Dive into the world of PAYE investigations. Uncover the facts, implications, and insights in this informative blog
Brexit will continue to be a major topic of political discussion for consumers and businesses alike – understandably causing stress and tension for the country in general.
The UK officially left the EU on 31st January and is now in a transition period until 31st December 2020.
While the negotiations on trade agreements and other matters are ongoing, the overall impact it will have on businesses is yet to be determined. Planning ahead and being a smart startup owner will help reduce the inevitable stress that will come in 2021.
On that note, here are five questions to ask yourself in order to make sure you can survive and thrive once the Brexit negotiations finish.
How dependent is your business on the foreign exchange market?
Brexit has caused the GBP to fluctuate in extreme ways ever since the referendum. Case in point, an in-depth report on the GBP’s ups and downs by FXCM notes that the value of the GBP fell by 10% against the USD, but hit a 50% recovery in the following months. This volatility can have some serious repercussions if your business deals with importing or exporting goods, as any moves with the exchange rate could affect your bottom line, along with financial documents in different currencies being subject to sharp revisions. That said, use hedging strategies or forward contracts to trim your risk and create a complex yet secure payment solution to avoid further forex risks.
How well can you work with foreign freelancers?
Given that no one knows how Brexit will affect foreign talent acquisition in the UK, you might have to consider working with freelancers in the meantime. As a growing business, it has its pros and cons, but you can definitely use this to your advantage in the midst of Brexit — after all, the gig economy is meant to help you save costs. The key cons are the lack of predictability when it comes to quality and no supervision, so make sure that once you find a freelancer you like, you retain them for long-term contracts, along with developing a solid form of communication.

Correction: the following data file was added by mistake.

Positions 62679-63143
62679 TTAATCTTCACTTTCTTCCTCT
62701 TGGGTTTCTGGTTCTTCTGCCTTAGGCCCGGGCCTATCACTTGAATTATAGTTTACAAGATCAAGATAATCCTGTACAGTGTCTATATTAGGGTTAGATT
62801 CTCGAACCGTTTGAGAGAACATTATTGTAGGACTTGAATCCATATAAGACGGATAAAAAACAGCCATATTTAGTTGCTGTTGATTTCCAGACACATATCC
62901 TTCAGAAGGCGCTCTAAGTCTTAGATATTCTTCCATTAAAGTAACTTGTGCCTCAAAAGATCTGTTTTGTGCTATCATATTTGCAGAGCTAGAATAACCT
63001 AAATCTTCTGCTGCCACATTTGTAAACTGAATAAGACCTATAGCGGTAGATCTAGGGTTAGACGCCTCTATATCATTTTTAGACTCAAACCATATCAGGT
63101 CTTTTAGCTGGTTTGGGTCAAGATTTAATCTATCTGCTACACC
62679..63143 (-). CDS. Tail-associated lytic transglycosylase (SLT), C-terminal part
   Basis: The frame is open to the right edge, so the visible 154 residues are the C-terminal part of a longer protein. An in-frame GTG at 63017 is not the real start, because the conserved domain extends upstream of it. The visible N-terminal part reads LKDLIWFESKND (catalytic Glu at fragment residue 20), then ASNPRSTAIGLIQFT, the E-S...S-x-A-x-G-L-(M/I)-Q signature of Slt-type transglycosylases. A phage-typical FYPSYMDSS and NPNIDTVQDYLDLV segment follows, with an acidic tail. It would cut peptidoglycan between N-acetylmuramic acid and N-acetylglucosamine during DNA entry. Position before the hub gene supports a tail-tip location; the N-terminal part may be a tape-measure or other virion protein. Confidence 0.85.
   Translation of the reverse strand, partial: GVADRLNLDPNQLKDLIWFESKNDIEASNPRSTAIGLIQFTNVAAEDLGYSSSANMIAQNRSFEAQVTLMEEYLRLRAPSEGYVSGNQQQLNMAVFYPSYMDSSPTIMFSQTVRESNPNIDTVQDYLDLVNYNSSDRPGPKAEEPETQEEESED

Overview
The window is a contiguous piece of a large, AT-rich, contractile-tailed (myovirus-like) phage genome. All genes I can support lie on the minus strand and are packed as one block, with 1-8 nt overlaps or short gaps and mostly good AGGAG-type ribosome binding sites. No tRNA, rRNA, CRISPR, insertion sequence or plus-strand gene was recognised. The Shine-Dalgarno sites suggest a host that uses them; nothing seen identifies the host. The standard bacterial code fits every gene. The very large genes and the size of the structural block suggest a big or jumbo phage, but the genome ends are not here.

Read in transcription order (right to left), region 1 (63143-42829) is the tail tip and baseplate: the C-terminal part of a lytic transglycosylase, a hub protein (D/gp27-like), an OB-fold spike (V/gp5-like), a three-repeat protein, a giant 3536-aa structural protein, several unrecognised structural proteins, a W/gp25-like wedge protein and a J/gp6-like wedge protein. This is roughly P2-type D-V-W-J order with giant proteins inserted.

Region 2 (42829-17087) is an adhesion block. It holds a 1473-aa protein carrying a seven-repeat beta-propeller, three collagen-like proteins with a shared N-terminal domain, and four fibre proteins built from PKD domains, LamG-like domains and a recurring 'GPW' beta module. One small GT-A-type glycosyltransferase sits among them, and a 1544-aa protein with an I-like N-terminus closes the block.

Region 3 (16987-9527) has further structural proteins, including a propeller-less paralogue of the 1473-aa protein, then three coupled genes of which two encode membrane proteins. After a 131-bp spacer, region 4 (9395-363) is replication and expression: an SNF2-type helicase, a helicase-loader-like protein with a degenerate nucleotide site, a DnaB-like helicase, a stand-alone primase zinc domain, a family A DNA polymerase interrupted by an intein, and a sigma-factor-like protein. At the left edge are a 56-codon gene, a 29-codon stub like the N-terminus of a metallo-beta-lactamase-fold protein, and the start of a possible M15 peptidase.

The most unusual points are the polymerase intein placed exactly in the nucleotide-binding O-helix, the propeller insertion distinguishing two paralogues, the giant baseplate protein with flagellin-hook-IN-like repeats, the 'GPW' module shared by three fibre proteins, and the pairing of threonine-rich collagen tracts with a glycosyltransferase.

Does your startup depend on businesses from EU countries?
Similar to the first question, how your startup will be affected largely depends on the type of company structure you have. If you rely on imported goods from different EU countries, you might want to start looking at local options instead because of the changes to customs, tariffs, and VAT. The changes will take effect on 1st January next year, which applies to exported and imported goods to and from the EU. Even if you yourself don’t buy or sell directly from the EU, Startup Donut suggests that it’s worth looking at how your customers or suppliers could be affected, as they might rely on businesses outside of the UK as well. The only problem is that Brexit affects every aspect of business, and finding UK alternatives can be a challenge as they may have been booked a long time ago.
Does your startup depend on disruptive tech innovations?
If your startup relies largely on tech innovations to remain ahead of competitors, understanding how quickly you can access any new tech is crucial. Suffice to say, the UK will have to come up with the appropriate agreements when it comes to future technology made in the EU. Not to mention, the UK will be outside of the EU’s proposed “Digital Single Market”, which aims to harmonise EU tech markets. This could have a number of implications for your startup because if the UK decides on stricter measures, it could impact investment decisions for tech companies and telecom operators, which could limit your access to new tech.
Can Dublin and London remain startup hubs post-Brexit?
While the Brexit uncertainty has led many businesses to consider relocating away from the UK, saying that London won’t be a startup hub may be a bit farfetched. ITPro details that the UK tech sector continues to attract investment, and is projected to reach £8 billion by the end of 2019. Not to mention, Dublin has seen the creation of more than 1,600 new businesses in 2019 alone, proving that this specific startup hub is far from struggling amid Brexit uncertainties. That said, you can still expect to hear about and perhaps even connect with startups from both London and Dublin without the fear of Brexit breaking the momentum.
If you have any questions, please do not hesitate to get in touch with our team at Key Business Consultants, who will be happy to assist you. After all, being prepared for the repercussions brought about Brexit is something all smart startup owners will be doing.
About this writer: Johan Buckler is a freelance financial writer with a background in financial services. He is also a consultant for small businesses and enjoys practical and timely financial advice for entrepreneurs and startups.